Neville J. Bedford Attorney at Law | Neville J. Bedford
In a no fault jurisdiction like Rhode Island, that is reason enough (tired of being married and I am very unhappy - also called "Irreconcilable Differences that have led to the irretrievable breakdown of the marriage")
Answer Applies to: Rhode Island
ROWE LAW FIRM | Jeffrey S. Wittenbrink
You may get divorced for any reason. However, if your spouse is not at fault in the breakup of the marriage, they may sue you for permanent support if they are in necessitous circumstances because of the divorce. Your spouse may sue you for support for up to three years after the marriage, or three years after any voluntary payment of support made by you.
Answer Applies to: Louisiana
The Coyle Law Office | T. Andrew Coyle
There are two avenues for requesting divorce: (1) No-fault - which requires you live separate and apart for two years if your spouse will not agree to divorce or that you live separate and apart for 6 months if they do agree; and (2) Fault - the faults you can use are listed in the Illinois divorce statute, but the most common one used would be "repeated mental cruelty".
Answer Applies to: Illinois
Meriwether & Tharp LLC | Patrick Meriwether
The below lists out all the possible grounds for a divorce in Georgia. The most common ground from the list below is that the marriage is irretrievably broken due to irreconcilable differences. (1) Intermarriage by persons within the prohibited degrees of consanguinity or affinity; (2) Mental incapacity at the time of the marriage; (3) Impotency at the time of the marriage; (4) Force, menace, duress, or fraud in obtaining the marriage; (5) Pregnancy of the wife by a man other than the husband, at the time of the marriage, unknown to the husband; (6) Adultery in either of the parties after marriage; (7) Willful and continued desertion by either of the parties for the term of one year; (8) The conviction of either party for an offense involving moral turpitude, under which he is sentenced to imprisonment in a penal institution for a term of two years or longer; (9) Habitual intoxication; (10) Cruel treatment, which shall consist of the willful infliction of pain, bodily or mental, upon the complaining party, such as reasonably justifies apprehension of danger to life, limb, or health; (11) Incurable mental illness. No divorce shall be granted upon this ground unless the mentally ill party has been adjudged mentally ill by a court of competent jurisdiction or has been certified to be mentally ill by two physicians who have personally examined the party; and he has been confined in an institution for the mentally ill or has been under continuous treatment for mental illness for a period of at least two years immediately preceding the commencement of the action; and the superintendent or other chief executive officer of the institution and one competent physician appointed by the court, after a thorough examination, make a certified statement under oath that it is their opinion that the party evidences such a want of reason, memory, and intelligence as to prevent the party from comprehending the nature, duties, and consequences of the marriage relationship and that, in the light of present day medical knowledge, recovery of the party's mental health cannot be expected at any time during his life. Notice of the action must be served upon the guardian of the person of the mentally ill person and upon the superintendent or other chief executive officer of the institution in which the person is confined. In the event that there is no guardian of the person, then notice of the action shall be served upon a guardian ad litem, who shall be appointed by the court in which the divorce action is filed, and upon the superintendent or chief executive officer of the institution in which the person is confined. The guardian and superintendent shall be entitled to appear and be heard upon the issues. The status of the parties as to the support and maintenance of the mentally ill person shall not be altered in any way by the granting of the divorce; (12) Habitual drug addiction, which shall consist of addiction to any controlled substance as defined in Article 2 of Chapter 13 of Title 16; (13) The marriage is irretrievably broken. Under no circumstances shall the court grant a divorce on this ground until not less than 30 days from the date of service on the respondent.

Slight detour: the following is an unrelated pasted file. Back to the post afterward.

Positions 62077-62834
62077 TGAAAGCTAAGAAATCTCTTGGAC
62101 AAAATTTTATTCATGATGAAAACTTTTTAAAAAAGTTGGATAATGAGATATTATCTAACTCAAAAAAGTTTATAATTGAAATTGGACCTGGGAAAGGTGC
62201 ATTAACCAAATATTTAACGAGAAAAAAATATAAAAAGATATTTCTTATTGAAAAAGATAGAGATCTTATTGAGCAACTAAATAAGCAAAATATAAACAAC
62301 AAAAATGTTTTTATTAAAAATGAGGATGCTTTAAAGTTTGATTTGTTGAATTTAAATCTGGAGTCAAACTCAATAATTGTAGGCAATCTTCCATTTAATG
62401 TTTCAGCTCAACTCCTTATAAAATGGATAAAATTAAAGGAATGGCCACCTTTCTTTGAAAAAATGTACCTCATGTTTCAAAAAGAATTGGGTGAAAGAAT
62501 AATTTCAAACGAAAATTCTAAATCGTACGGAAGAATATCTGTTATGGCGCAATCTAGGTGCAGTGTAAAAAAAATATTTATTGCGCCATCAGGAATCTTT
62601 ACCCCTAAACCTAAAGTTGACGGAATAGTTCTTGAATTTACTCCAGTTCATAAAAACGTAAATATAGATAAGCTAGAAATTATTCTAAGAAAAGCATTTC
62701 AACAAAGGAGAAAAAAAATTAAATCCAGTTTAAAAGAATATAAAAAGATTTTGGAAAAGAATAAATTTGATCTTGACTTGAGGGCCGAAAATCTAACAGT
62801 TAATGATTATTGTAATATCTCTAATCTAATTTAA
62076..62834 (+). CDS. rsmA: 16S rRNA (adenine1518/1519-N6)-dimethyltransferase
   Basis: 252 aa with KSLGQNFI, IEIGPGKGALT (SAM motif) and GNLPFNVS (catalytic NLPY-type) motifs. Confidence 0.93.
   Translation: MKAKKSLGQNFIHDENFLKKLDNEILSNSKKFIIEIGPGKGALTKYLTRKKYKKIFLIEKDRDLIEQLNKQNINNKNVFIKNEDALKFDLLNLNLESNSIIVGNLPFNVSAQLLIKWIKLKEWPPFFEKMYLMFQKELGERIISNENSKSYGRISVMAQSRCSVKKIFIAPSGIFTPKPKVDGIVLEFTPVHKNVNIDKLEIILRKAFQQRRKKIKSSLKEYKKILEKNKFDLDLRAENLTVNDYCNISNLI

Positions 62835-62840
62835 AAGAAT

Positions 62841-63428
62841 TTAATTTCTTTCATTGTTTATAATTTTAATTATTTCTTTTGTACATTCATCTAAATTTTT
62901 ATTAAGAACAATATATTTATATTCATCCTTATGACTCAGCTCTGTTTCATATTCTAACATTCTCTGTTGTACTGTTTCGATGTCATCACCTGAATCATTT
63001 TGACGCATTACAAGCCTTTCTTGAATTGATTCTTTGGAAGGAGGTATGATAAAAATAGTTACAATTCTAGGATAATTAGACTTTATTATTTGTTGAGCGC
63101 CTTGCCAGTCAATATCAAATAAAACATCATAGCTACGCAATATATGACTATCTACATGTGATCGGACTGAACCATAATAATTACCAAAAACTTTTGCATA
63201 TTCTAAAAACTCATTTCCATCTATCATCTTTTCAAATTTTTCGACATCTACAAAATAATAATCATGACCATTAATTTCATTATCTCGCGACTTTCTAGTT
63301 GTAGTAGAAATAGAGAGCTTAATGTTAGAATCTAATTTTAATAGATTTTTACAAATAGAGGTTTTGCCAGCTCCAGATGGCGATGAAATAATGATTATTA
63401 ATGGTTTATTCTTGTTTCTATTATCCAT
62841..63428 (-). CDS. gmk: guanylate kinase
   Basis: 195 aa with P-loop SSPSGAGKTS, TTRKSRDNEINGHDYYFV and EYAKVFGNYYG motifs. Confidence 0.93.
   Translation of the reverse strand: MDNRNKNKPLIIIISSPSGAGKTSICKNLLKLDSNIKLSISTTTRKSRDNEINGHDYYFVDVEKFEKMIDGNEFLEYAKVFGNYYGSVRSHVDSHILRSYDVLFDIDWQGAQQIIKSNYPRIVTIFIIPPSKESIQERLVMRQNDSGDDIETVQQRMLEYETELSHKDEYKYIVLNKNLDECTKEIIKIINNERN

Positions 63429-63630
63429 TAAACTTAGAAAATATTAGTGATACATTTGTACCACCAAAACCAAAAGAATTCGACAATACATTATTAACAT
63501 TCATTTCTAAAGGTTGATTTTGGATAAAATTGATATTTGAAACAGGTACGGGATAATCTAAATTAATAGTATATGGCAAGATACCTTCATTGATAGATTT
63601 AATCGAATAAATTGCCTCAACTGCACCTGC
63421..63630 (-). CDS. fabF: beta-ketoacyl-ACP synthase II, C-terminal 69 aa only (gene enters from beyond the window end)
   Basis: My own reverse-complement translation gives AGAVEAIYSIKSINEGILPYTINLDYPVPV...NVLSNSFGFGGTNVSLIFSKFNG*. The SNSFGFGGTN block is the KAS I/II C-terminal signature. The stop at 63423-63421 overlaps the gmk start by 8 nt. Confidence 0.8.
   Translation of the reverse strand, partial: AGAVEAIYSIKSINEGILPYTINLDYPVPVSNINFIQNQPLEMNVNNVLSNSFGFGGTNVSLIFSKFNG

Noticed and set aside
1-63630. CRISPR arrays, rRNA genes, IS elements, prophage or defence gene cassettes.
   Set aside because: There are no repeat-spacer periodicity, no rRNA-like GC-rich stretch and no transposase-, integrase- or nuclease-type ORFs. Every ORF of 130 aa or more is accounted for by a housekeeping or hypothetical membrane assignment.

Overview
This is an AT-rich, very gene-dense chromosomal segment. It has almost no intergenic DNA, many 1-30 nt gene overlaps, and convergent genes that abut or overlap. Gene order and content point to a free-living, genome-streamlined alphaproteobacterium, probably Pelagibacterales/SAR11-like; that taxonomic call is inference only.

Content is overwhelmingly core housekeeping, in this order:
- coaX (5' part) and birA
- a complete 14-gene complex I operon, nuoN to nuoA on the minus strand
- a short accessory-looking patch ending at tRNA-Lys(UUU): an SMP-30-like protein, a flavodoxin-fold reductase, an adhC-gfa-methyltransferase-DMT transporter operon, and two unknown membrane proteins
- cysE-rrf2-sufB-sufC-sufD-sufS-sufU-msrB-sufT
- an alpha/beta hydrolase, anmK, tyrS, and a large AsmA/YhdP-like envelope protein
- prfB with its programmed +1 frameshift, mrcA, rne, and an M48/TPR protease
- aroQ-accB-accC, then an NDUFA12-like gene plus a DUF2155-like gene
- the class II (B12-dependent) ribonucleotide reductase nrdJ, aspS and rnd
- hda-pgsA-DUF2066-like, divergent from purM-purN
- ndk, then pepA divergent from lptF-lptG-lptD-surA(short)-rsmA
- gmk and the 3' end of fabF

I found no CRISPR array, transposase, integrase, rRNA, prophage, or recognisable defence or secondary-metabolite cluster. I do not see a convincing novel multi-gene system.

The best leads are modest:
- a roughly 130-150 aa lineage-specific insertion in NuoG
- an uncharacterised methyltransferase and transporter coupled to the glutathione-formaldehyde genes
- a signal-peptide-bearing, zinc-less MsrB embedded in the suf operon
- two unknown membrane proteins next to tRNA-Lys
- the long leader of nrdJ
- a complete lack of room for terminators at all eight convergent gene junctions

Answer Applies to: Georgia
Michael D. Fluke, P.A. | Michael D. Fluke
All you have to allege is that the marriage is irretrievably broken and that no amount of counseling will fix it. Florida is a no fault state. I suggest you consult a local Family Law attorney to discuss your case in greater detail and learn all of your rights and options. Good luck.
Answer Applies to: Florida
Law Office of Kathryn L. Hudson | Kathryn L. Hudson
There are several grounds for divorce in Arkansas such as adultery, failure to support, drunkenness, being in prison for a year or more, and so on, most people just allege general indignities. At the final hearing the judge may ask for specifics but usually that is not a problem.
Answer Applies to: Arkansas
Michael Apicella | Apicella Law and Mediation
California is a "no fault" state. Meaning, that the reason for divorce is irrelevant. On page 2 of the Divorce Petition (form FL-100), you simply check a box indicating "irreconcilable difference." If you need further assistance, it is advisable to consult with a local family law lawyer. Good luck!
Answer Applies to: California
Law & Mediation Office of Jeffrey L. Pollock, Esq. | Jeffrey Lawrence Pollock
PA is a No-Fault Divorce state. You can/should use the generic "the marriage is irretrievably broken due to irreconcilable differences" basis.
Answer Applies to: Pennsylvania